Over the Christmas holidays I turned on my radio, and NPR was playing a story about a mother who was on a quest to let her young toddler become a transvestite.

I heard a similar story a year ago, and reacted with shock and anger. This time, I merely laughed.  Partly because I have become acclimated to hearing of such degeneracy, and partly because I can see so clearly how media is being used as a propaganda tool.

Sadly, this has thoroughly infected the American National Public Radio network, which used to be a good source of entertainment and information, free from commercial interests and able to explore unique ideas and topics without regard to their ability to sell advertising revenue. I can pinpoint exactly when this change began: 2004, and when it became overwhelming: 2016.

In 2004, longtime Morning Edition host Bob Edwards was fired because NPR wanted a “hipper” image. Max Roscoe notes that over the next decade, NPR would replace career “journalists with a passion for education and radio with millennial social justice warriors fresh out of college.”

Until recently, one could tune in to most any program, and expect to hear a professional host, well-trained by a speech coach, who is skilled at communicating an idea auditorially.  However, as the skin color, age, and sexual preference of the speaker became more important than their skills, standards have been thrown out the window and we have seen not only breaking of speech rules, but outright acceptance of poor speech patterns.

Today, it is fairly common to hear anti-family, socially disruptive stories on the network, and the degree of unprofessionalism and emotion on behalf of some of the younger female hosts is unbearable.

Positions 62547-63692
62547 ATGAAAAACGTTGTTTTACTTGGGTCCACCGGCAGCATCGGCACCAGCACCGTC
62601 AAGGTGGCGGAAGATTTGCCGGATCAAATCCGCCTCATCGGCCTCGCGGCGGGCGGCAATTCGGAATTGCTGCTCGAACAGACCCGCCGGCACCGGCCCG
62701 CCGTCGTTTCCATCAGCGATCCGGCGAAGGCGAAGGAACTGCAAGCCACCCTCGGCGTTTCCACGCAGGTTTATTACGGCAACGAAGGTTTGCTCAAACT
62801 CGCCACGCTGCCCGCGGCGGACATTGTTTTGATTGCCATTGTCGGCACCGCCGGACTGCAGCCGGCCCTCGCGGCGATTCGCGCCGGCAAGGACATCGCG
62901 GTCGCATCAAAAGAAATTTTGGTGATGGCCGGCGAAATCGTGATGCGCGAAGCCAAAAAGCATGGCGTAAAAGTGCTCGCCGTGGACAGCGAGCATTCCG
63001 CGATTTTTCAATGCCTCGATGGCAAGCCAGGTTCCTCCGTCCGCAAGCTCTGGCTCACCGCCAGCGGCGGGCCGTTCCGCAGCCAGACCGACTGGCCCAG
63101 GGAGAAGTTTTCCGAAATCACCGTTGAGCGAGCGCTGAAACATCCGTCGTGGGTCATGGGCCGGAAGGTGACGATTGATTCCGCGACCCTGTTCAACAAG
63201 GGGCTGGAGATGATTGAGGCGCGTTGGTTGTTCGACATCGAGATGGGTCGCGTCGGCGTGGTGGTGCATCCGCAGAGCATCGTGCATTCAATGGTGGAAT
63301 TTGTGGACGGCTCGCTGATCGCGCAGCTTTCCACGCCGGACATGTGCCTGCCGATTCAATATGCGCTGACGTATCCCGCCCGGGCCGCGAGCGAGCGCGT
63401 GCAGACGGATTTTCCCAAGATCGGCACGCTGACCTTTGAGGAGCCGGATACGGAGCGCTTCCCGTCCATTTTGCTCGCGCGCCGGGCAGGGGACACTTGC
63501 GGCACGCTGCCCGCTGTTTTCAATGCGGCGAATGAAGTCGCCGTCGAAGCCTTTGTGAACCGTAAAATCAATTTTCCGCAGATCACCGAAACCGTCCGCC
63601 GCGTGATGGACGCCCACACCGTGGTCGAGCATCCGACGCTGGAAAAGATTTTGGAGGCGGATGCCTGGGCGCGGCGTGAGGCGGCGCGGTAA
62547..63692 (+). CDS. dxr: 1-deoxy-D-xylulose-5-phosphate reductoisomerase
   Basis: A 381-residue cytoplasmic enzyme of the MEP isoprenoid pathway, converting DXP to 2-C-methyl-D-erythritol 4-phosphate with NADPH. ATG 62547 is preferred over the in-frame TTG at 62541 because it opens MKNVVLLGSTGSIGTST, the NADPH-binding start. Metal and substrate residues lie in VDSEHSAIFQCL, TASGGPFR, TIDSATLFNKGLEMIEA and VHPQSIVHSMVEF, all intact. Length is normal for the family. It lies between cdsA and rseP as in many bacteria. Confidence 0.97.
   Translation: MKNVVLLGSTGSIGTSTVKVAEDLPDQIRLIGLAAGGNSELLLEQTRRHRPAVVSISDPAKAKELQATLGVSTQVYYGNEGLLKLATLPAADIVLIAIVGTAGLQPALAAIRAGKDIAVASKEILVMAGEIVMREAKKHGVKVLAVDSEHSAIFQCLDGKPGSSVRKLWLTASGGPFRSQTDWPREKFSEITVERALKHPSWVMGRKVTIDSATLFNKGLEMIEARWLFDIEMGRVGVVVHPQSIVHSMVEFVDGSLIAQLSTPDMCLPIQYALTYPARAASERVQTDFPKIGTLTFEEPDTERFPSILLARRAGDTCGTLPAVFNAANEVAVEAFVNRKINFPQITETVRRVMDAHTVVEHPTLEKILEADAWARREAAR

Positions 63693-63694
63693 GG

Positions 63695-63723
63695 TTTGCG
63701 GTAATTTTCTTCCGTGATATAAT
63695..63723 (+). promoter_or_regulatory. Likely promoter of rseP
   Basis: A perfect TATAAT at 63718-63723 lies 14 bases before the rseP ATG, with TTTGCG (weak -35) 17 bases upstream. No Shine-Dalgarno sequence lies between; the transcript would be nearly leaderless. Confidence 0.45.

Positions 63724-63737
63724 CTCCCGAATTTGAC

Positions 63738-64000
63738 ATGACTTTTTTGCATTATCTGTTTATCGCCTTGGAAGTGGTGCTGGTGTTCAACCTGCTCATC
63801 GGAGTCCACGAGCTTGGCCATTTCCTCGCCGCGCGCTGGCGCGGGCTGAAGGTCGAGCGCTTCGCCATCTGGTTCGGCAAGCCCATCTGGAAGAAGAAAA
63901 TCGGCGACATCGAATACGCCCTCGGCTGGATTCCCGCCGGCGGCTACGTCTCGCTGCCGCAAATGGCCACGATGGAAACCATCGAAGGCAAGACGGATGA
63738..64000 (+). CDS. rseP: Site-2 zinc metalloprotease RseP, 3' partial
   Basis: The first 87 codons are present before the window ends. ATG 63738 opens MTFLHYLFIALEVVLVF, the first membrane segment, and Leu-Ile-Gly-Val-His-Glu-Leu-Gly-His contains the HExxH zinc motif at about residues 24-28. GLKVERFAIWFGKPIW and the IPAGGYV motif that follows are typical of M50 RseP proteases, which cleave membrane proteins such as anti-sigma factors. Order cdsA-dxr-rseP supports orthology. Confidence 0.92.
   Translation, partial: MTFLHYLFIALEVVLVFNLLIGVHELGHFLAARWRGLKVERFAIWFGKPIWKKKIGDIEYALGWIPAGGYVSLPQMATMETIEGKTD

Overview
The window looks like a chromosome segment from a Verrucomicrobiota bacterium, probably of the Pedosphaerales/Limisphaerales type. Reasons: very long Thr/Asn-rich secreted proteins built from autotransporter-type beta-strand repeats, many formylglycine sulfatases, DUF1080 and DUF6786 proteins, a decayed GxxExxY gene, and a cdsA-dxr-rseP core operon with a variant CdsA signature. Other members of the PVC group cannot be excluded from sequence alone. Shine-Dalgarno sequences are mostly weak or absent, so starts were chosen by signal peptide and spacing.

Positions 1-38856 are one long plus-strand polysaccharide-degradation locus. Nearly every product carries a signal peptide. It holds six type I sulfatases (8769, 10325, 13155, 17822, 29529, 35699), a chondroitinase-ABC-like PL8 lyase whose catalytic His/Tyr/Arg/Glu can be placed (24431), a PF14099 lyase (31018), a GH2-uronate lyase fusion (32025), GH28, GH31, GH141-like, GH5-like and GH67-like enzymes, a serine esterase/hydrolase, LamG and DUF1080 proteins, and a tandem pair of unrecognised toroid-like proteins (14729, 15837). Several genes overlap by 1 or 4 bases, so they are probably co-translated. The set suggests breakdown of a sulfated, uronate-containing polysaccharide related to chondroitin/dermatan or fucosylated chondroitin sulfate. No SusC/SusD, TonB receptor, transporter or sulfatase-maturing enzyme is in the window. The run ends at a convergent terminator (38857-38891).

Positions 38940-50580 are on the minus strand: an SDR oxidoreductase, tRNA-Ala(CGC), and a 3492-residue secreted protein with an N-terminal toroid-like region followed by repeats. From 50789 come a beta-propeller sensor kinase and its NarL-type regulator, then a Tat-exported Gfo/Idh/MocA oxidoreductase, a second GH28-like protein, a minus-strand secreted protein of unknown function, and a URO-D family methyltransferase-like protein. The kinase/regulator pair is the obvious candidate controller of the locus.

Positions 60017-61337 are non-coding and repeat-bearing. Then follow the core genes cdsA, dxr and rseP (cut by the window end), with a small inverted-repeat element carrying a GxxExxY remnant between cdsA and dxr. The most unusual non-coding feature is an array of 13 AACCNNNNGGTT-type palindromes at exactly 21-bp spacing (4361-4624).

Reinforcing an already-negative trend

As technology has expanded the manner in which people can consume news and entertainment, traditional channels of communication have suffered.


Therefore, the last thing Hollywood should do is offer programs to audiences that don’t provide them with the entertainment they’re looking for. Otherwise, these trends will simply continue.

If I were a businessman, the last thing I would want to do is provide capital to an industry that not only has a declining customer base, but finds new and innovative ways of giving that base reasons to look elsewhere for their needs to be met.

Whether Hollywood gets a good dose of common sense before it dies remains to be seen. Before it does, however, it will have to confront the parasites accelerating its downfall.


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3 Replies to “The Social Justice Movement is Killing Hollywood”

  1. Being politically correct is usually an idiots way of saying, “I’m to stupid to think for myself so I let less qualified people do my thinking for me.”

  2. NPR’s doom was assured when The Tavis Smiley show began co-hosting with a fellow named Cornel West. The man is a bigot, pure and simple, and when I heard them both pushing the very latest in Victim Politics back in 2005-2006, I knew the NPR I liked, and that my parents listened to, was gone.